The Limitation of Pearson Correlation While Using It With Ordinal Categorical Data
...and here’s what to use instead.
Imagine you have an ordinal categorical feature. You want to measure its correlation with other continuous features.
Ordinal feature: Categorical data with a natural ordering in categories
Before proceeding with the correlation analysis, you will encode the feature, which is a fair thing to do.
Yet, unknown to many, the choice of encoding can largely affect the correlation results.
For instance, consider the dataset below:
Here, we have:
An ordinal categorical feature: t-shirt size (S, M, L, XL).
A continuous feature: weight.
Intuitively, there must be a monotonic relationship between the two features.
However, as depicted below, altering the categorical encoding affects the Pearson correlation.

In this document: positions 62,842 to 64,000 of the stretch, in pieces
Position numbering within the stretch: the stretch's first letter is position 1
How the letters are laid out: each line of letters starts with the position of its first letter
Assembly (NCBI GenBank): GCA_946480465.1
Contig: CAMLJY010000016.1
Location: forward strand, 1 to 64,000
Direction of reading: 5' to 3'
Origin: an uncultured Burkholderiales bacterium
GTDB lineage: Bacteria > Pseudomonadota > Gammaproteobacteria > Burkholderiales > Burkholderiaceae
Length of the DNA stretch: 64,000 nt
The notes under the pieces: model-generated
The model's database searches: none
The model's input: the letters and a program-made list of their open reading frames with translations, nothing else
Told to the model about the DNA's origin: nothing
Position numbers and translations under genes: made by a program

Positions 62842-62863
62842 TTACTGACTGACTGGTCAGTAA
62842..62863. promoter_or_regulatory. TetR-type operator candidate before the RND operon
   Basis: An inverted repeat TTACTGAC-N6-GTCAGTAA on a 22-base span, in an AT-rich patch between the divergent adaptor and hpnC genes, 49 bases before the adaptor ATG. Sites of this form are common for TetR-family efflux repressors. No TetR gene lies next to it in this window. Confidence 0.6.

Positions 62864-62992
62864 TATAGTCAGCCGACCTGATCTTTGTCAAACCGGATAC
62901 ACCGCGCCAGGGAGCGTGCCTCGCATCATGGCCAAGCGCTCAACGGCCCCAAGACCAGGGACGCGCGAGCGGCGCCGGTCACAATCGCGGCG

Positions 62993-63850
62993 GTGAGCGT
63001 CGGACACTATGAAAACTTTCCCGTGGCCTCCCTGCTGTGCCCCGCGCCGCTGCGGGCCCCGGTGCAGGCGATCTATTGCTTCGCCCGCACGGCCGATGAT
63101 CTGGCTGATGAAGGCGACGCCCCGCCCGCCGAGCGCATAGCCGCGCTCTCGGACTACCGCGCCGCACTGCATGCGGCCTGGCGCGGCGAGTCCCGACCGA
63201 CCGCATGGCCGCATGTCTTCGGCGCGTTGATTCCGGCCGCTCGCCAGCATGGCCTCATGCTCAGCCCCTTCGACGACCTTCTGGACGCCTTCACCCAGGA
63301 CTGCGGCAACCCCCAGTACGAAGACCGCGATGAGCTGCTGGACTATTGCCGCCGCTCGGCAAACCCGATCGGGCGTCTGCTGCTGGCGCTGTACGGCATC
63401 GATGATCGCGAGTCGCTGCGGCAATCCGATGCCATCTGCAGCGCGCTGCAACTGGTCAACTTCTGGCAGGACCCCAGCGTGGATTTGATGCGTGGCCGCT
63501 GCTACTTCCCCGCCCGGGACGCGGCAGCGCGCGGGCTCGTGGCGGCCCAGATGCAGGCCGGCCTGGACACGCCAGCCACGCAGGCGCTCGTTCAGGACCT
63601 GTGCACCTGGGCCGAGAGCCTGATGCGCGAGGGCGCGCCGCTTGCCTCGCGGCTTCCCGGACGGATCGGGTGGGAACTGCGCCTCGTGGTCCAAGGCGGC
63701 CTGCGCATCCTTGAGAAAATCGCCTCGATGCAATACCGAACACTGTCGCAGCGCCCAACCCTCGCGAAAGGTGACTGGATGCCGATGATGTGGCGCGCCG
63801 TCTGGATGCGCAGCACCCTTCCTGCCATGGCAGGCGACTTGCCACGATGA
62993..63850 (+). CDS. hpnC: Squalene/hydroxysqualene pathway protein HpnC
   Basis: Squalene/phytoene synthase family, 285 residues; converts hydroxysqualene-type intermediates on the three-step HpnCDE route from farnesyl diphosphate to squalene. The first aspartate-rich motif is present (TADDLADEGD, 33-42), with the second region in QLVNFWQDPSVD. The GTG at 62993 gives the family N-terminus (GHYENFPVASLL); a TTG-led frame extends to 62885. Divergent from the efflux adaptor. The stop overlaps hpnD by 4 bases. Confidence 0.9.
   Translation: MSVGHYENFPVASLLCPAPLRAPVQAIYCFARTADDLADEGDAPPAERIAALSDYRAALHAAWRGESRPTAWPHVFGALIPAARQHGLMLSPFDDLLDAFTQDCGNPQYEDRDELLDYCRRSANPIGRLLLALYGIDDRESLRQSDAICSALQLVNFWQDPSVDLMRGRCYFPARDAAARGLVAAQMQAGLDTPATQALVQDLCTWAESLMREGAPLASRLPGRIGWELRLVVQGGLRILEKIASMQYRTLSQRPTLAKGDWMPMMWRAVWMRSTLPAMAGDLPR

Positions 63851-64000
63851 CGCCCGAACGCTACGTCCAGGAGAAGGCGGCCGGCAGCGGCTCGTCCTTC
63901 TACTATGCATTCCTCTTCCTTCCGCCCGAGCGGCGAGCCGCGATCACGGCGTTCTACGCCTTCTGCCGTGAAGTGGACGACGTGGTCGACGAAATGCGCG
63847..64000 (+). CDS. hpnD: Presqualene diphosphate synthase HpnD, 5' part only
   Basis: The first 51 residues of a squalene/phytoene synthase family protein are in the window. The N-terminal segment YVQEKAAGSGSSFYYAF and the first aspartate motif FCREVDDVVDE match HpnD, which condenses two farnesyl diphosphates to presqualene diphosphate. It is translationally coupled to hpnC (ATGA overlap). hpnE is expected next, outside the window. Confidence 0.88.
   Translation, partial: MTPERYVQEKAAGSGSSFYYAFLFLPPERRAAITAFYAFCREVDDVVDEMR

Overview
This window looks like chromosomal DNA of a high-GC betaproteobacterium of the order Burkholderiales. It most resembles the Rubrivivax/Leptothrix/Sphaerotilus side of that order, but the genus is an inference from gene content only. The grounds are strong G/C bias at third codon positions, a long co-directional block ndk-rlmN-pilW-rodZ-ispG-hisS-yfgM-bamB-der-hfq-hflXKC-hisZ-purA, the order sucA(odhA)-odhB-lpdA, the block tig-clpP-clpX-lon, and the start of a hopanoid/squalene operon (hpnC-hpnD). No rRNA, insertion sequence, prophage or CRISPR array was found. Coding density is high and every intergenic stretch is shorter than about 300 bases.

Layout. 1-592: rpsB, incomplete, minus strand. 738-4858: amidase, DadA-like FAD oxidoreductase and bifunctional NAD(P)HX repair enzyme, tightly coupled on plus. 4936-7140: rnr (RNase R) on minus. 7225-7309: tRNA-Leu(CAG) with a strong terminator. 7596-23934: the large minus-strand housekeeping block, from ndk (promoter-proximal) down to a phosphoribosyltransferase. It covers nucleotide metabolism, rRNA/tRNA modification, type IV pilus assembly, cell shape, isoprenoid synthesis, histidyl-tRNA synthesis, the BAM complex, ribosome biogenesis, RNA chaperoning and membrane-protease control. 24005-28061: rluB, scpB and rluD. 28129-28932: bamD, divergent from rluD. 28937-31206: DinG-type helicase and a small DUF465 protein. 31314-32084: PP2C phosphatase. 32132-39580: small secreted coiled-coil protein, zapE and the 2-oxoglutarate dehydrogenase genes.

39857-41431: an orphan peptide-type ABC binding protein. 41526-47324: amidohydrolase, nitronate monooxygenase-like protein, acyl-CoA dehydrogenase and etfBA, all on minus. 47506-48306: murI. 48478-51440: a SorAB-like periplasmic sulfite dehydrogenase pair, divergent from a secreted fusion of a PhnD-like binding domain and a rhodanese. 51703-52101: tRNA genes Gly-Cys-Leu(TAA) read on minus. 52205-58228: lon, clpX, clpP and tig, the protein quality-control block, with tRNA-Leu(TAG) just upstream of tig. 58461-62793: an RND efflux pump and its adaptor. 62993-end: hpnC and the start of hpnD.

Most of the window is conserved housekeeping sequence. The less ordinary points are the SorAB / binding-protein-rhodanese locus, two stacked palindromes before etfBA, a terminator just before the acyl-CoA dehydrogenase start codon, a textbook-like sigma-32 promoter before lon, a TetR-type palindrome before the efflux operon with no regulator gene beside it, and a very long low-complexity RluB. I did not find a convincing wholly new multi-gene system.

Spearman correlation is a better alternative to assess the monotonicity between ordinal and continuous features.
It always remains the same, irrespective of the choice of categorical encoding. This is because the Spearman correlation is rank-based.
It operates on the ranks of the data, which makes it more suitable for such cases of correlation analysis.
👉 Over to you: What are some other measures to determine the correlation between categorical data and continuous data?
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